The New World of Lina Bo Bardi is an unexpected gem of a video about the architectural vision of Lina Bo Bardi (1914-1992), an Italian-born Brazilian luminary whose legacy is only now gaining wide-spread recognition. Architect Ouida Angelica Biddle and artist Nicolau Vergueiro, produced the CGI short, animated byJoao Rosa. DJ Total Freedom ads a breezy, hypnotic touch with an original sound track built around a quote from Bela Criança—a 1951 essay by Bo Bardi. The short, an animated mandala of doodles, photographs, art and digitally rendered environments, premiered at Poetic Research Bureau on Saturday, to a live mix by the LA-based music phenomenon.
According to the collaborative trio, it’s a “commercial for the brain of Lina Bo Bardi,” a woman whose creative thinking founded schools and museums, cut across furniture and set design, and imagined big buildings like the breathtaking SESC Pompéia completed in 1986 in São Paulo a sort of concrete castle-meets-jungle gym which serves as a multi-level community center. If her reception as a leading 20th century designer has lagged, a MoMA retrospective in the planning suggests things are on the mend for Bo Bardi, as does the current round-up of art-star installations curated by Hans Ulrich Obrist at her former home. Now a museum, the glass house once entertained the likes of Alexander Calder, John Cage, and Roberto Rossellini.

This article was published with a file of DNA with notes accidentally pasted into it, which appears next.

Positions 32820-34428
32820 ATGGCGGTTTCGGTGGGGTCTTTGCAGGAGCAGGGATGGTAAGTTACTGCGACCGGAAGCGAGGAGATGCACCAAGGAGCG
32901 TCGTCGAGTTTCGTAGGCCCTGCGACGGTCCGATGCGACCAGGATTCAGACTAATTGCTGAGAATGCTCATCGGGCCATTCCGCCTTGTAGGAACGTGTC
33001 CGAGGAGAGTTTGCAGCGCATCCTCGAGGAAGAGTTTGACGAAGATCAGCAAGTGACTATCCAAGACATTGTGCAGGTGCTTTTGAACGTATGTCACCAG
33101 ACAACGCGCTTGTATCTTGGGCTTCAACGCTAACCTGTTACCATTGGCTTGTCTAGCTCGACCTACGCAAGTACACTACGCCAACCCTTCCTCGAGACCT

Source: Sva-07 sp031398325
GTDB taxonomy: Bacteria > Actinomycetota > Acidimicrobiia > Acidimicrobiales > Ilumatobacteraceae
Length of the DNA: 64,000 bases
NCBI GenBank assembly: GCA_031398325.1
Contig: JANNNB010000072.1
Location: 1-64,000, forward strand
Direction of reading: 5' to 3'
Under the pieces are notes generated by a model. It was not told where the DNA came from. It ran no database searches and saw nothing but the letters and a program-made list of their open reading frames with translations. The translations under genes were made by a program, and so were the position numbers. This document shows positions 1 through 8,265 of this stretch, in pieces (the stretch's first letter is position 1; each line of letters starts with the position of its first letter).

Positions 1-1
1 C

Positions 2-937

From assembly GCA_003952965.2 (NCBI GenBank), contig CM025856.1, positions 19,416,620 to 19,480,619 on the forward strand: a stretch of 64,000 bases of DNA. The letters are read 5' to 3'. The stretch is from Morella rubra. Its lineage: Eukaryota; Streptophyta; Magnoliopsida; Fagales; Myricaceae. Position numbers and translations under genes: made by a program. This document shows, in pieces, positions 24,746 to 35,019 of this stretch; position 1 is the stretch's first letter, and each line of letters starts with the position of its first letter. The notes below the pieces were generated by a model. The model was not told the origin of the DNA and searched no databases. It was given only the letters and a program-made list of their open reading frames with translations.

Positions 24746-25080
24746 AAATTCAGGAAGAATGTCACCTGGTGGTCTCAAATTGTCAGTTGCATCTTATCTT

Generosity was Bo Bardi’s call to order. She was not shy of opinionating in her work or writing for a new social reality where modernism fuses generously with landscape and communities. Beyond pat definitions of sustainability, Bo Bardi worked her buildings into neighborhoods by earning people's respect as a laborer. “She was unafraid to be childlike and vulgar, yet also unafraid to lead with boldness in a foreign country. Her work transcends institutional permission and speaks right to a space of fantasy,” say Biddle and Vergueiro.
No wonder protests like those that have flared up across Brazil in the face of rising wealth inequality seem at home under her roof, at least the one she designed for the futuristic-looking Museum of Art of São Paulo, a landmark box levitating over a square. It’s a true mother ship where people never tire of congregating. Until you make it there, as Total Freedom told me, The New World of Lina Bo Bardi is a gorgeous substitute.